March 12, 2013 By News Staff
According to a study in late 2012, police are no longer skeptics of social media, as evidenced by the various departments that have implemented social media tools to help them fight crime.
In Philadelphia, for instance, the Police Department has used Pinterest to help catch criminals; the Seattle Police Department has instituted a Tweets-by-Beat service on Twitter; and in Cambridge, Mass., local law enforcement implemented a similar service in which auto-tweets mimic the police scanner to inform residents of police happenings.
And the following infographic, courtesy of BackgroundCheck.org, gives even more insight into how law enforcement uses Facebook, Twitter and YouTube -- the most used social networks -- and what percentage of agencies at the state, local and federal levels use the tool.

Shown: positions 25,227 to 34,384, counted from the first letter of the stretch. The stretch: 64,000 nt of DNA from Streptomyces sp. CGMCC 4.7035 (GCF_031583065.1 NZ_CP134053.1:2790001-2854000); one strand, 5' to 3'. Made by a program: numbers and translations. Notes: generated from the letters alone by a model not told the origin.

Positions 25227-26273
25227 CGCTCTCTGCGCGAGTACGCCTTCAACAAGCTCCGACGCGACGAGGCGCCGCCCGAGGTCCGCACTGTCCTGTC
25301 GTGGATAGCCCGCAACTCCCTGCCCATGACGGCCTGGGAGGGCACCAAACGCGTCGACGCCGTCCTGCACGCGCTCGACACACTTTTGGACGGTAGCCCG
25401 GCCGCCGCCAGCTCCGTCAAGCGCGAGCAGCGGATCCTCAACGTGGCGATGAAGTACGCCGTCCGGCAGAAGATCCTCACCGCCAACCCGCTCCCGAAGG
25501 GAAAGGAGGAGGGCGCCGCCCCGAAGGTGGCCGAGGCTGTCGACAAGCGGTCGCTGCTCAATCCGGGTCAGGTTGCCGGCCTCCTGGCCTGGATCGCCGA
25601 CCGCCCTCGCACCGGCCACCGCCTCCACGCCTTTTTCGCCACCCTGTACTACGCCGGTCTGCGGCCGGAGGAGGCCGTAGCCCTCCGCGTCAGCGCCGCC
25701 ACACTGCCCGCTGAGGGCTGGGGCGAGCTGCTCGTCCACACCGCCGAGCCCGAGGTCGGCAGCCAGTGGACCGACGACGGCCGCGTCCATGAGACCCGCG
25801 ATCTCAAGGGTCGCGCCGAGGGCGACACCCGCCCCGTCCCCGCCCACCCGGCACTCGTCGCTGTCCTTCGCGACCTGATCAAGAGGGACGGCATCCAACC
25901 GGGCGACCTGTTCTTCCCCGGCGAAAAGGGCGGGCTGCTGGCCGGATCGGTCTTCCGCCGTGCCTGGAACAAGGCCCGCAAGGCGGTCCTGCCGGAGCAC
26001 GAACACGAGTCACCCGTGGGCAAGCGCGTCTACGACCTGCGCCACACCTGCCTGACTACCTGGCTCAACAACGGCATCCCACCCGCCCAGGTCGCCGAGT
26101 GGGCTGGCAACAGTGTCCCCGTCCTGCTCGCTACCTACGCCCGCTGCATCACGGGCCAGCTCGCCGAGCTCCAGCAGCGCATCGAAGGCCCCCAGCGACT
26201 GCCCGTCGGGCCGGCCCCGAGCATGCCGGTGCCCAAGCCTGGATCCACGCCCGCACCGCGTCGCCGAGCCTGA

This Digital Communities white paper highlights discussions with IT officials in four counties that have adopted shared services models. Our aim was to learn about the obstacles these governments have faced when it comes to shared services and what it takes to overcome those roadblocks. We also spoke with several members of the IT industry who have thought long and hard about these issues. The paper offers some best practices for shared government-to-government services, but also points out challenges that government and industry still must overcome before this model gains widespread adoption.